The use of accidentals complicates the picture. The chord B-E-A is notated as a series of diminished fourths (B-E) and (E-A). However, the chord is enharmonically equivalent to (and sonically indistinguishable from) C-E-G, which is a series of major thirds (C-E) and (E-G). Notationally, then, B-E-A is a "fourth chord," even though it sounds identical to the tertian chord C-E-G. In some circumstances it is useful to talk about how a chord is notated, while in others it is useful to talk about how it sounds. Terms such as "tertian" and "quartal" can be used in either sense, and it is important to be clear about which is intended.
|Chord name||Component intervals||Example||Chord symbol||Audio|
|major triad||major third||perfect fifth||C-E-G||C, CM, Cma, Cmaj, CΔ|
|minor triad||minor third||perfect fifth||C-E-G||Cm, Cmi, Cmin|
|augmented triad||major third||augmented fifth||C-E-G||C+, C+, Caug|
|diminished triad||minor third||diminished fifth||C-E-G||Cm(5), Cº, Cdim|
The major triad formed using the C note as the root would consist of C (the root note of the scale), E (the third note of the scale) and G (the fifth note of the scale). This triad is major because the interval from C to E is a major third.
Using the same scale (and thus, implicitly, the key of C major) a minor chord may be constructed using the D as the root note. This would be D (root), F (third note), A (fifth note).
Examination at the piano keyboard will reveal that there are four semitones between the root and third of the chord on C, but only 3 semitones between the root and third of the chord on D (while the outer notes are still a perfect fifth apart). Thus the C triad is major while the D triad is minor.
A triad can be constructed on any note of the C major scale. These will all be either minor or major, with the exception of the triad on B, the leading-tone (the last note of the scale before returning to a C, in this case), which is diminished. For more detail see the article on the mathematics of the Western music scale.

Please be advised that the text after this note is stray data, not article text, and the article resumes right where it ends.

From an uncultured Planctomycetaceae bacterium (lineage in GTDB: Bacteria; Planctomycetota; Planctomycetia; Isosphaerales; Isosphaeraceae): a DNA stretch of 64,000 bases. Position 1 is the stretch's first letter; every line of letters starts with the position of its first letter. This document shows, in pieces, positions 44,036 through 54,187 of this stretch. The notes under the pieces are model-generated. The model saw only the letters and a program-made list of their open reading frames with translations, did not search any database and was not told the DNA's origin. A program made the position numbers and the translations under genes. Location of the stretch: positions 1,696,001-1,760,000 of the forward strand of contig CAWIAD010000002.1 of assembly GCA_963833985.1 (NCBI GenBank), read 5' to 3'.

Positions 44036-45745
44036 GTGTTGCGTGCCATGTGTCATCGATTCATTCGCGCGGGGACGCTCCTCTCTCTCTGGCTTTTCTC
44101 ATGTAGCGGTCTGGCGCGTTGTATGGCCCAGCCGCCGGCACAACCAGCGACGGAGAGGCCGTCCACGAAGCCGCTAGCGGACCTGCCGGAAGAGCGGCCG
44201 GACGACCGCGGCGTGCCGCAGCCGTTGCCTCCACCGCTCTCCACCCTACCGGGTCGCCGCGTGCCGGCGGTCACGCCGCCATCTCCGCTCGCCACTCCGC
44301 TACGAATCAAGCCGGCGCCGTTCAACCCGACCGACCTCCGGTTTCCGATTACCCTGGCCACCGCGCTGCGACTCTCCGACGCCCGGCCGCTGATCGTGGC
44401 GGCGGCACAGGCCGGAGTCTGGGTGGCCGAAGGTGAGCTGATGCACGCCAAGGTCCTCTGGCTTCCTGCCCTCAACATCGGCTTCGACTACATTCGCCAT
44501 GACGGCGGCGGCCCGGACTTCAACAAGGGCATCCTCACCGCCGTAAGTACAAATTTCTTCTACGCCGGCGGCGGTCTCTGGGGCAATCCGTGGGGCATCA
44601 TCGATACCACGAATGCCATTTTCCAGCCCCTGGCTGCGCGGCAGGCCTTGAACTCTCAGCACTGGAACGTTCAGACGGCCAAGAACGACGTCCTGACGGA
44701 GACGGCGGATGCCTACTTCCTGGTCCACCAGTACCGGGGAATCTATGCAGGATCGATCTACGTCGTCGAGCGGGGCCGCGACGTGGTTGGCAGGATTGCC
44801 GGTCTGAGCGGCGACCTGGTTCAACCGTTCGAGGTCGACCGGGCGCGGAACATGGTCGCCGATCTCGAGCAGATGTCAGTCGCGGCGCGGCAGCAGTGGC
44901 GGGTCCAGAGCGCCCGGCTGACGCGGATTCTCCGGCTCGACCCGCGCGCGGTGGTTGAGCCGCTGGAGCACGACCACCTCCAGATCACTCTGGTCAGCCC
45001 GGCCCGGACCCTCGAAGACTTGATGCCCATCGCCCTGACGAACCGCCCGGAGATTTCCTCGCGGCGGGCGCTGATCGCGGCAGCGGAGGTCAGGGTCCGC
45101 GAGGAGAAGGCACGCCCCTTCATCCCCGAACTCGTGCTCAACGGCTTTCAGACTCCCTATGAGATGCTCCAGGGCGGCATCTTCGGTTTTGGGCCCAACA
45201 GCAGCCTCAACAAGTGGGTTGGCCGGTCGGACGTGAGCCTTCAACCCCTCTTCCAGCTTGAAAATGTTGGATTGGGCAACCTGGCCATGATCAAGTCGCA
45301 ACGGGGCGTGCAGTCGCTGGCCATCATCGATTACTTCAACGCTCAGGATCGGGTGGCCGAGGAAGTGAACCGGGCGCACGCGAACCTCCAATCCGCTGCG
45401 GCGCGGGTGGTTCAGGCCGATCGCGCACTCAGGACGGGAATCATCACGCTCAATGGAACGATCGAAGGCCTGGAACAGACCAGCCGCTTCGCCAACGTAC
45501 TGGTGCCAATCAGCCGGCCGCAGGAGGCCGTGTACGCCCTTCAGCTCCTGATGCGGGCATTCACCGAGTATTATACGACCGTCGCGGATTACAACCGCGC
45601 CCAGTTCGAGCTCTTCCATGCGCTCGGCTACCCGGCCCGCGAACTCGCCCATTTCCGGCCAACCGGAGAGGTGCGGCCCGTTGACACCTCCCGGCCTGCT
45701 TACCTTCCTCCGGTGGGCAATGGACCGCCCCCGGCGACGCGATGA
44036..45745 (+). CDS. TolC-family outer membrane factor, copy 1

For example, since the first scale degree of the C major scale is the note C, a triad built on top of the note C would be called the one chord, which might be notated 1, I, or even C, in which case the assumption would be made that the key signature of the particular piece of music in question would indicate to the musician what function a C major triad was fulfilling, and that any special role of the chord outside of its normal diatonic function would be inferred from the context.
When taking any major (Ionian) scale and building a triad with a base in the scale, the second, third, and sixth intervals, when used as a root, will form a minor triad. The root, fourth, and fifth form a major triad, whereas the seventh will form a diminished triad. When in minor modes, building a triad upon the tonic, fourth and fifth degrees of the scale will result in a minor chord. Building upon scale degree two will result in a diminished chord, while building a triad upon scale degrees three, six and seven will yield major chords.
|Scale degree||tonic||supertonic||mediant||subdominant||dominant||submediant||leading tone/subtonic|
The scale to whose scale degrees the Roman numerals refer may be indicated to the left (e.g. F:), but may also be understood from the key signature or other contextual clues.
Unlike pop chord symbols, which are used as a guide to players, Roman numerals are used primarily as analytical tools, and so indications of inversions or added tones are sometimes omitted if they are not relevant to the analysis being performed.
The number of inversions that a chord can have is one fewer than the number of constituent notes. Triads, for example, (having three constituent notes) can have three positions, two of which are inversions: